Anonymous, the “hacktivist” group that wild-wild-wested everyone from the Department of Justice to the Recording Industry Association of America’s online presence in retaliation of the federal shut-down of file-sharing service Megaupload earlier this year, is back at their ominous shenanigans. Launched in tandem with a promo video, the group has announced its intent to create a new social music platform dubbed “Anontune” that, basically, aggregates streamable content ’round the intranets for your listening pleasure, i.e. SoundCloud, YouTube, Myspace, etc., protecting itself by “never [hosting] any copyrighted music” on its own servers. What this could potentially mean for online content/federal raids is an engaging question (via Wired).
Spin The Black Circle:
Record Store Day Eve is upon us, the fifth year of the annual give-back to local, independent tuneage shops in exchange for dusty-finger gold, one-off exclusive releases on the physical format that will never die – vinyl. If you haven’t assembled a wish-list of records to pine over tomorrow morning, a few dutiful publications have done so for your consumer ease. Consequence of Sound took the comprehensive route. While Pitchfork narrowed things down to a magic “Top 45.” Or if you’re a purist, of course, you could have some fun digging through the master list yourself. Either way, guy buy some records. Everyone wins.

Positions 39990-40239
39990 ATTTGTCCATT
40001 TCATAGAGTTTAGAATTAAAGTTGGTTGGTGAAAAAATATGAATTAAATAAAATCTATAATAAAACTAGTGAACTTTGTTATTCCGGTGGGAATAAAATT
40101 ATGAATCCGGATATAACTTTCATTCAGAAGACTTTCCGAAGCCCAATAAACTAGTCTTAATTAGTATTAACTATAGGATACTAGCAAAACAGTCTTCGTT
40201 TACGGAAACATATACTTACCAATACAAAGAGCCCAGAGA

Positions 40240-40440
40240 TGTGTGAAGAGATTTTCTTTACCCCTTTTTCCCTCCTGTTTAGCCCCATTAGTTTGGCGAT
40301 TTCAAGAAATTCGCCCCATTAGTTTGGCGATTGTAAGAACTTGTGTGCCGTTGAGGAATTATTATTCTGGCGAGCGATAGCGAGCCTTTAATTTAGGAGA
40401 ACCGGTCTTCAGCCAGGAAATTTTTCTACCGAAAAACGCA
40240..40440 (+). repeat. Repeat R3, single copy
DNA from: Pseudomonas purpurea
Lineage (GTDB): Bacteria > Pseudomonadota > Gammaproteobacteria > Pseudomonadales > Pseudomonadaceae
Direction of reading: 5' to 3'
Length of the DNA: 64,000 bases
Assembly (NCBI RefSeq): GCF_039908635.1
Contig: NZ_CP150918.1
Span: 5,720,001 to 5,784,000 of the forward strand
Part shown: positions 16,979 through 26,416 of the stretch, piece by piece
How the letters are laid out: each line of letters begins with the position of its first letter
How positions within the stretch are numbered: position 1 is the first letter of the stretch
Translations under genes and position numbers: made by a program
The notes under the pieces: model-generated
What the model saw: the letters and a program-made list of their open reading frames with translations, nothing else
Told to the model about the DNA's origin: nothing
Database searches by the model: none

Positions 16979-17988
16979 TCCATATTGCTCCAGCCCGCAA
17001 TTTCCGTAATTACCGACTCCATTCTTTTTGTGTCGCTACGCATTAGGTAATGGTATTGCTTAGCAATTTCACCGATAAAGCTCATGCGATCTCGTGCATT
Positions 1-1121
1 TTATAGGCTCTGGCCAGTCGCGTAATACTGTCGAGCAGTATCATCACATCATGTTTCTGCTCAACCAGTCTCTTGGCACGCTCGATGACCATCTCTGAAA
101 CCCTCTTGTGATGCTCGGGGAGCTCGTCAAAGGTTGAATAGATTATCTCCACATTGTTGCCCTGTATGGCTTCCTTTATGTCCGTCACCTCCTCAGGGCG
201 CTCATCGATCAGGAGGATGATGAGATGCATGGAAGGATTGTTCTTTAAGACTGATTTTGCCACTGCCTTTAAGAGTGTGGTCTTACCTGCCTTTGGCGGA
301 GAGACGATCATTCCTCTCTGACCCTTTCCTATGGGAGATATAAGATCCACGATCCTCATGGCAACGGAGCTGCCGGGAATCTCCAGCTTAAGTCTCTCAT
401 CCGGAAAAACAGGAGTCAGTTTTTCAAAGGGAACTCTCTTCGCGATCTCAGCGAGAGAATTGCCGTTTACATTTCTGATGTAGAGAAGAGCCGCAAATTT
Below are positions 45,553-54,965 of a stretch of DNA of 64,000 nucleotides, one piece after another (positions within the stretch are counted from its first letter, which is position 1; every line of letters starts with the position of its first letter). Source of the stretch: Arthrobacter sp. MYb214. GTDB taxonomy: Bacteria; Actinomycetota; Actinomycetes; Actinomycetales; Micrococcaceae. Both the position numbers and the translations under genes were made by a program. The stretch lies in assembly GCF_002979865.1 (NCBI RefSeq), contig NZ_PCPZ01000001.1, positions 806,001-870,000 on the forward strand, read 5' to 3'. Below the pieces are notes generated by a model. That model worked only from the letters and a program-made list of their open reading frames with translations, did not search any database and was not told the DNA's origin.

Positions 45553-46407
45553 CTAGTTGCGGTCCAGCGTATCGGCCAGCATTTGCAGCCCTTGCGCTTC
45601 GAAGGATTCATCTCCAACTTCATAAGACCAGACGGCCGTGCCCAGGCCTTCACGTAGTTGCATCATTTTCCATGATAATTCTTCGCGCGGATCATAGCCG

In Memorandum; Levon Helm:
Following the passing of The Band‘s Levon Helm, the music world lit up with memorial comments, from bandmate Robbie Robertson’s heartbreaking, feud-resting sentiments, to Bob Dylan‘s endearing “last true great spirit” response, the cathartic respects are running deep. Don’t miss mentor Ronnie Hawkins‘ “Juilliard” quip, Rosanne Cash‘s “tingling,” “The Weight” tieback, and many other windows into the honest, southern ache of an imprint Helm left behind.
Lifted Or The Story Is In The Bar:
Omaha, Nebraska indie poster dude, Conor Oberst, is opening a bar in his stomping grounds called “Pageturners Lounge,” reports the Omaha World-Herald. Partnering with Bright Eyes road crew member and frontman of fellow Omaha collective Con Dios, Phil Schaffart told the paper that the two had been discussing it for “a long time – years” before settling on the Dundee neighborhood locale, the site of an old used book store, of which they revived the name from. Hoping to open later this year, Schaffart also explained that there will not be any live music, but plenty of beer, wine and cocktails to choose from. Which means there’ll likewise be plenty of laughing and drinking until the coming of mornings.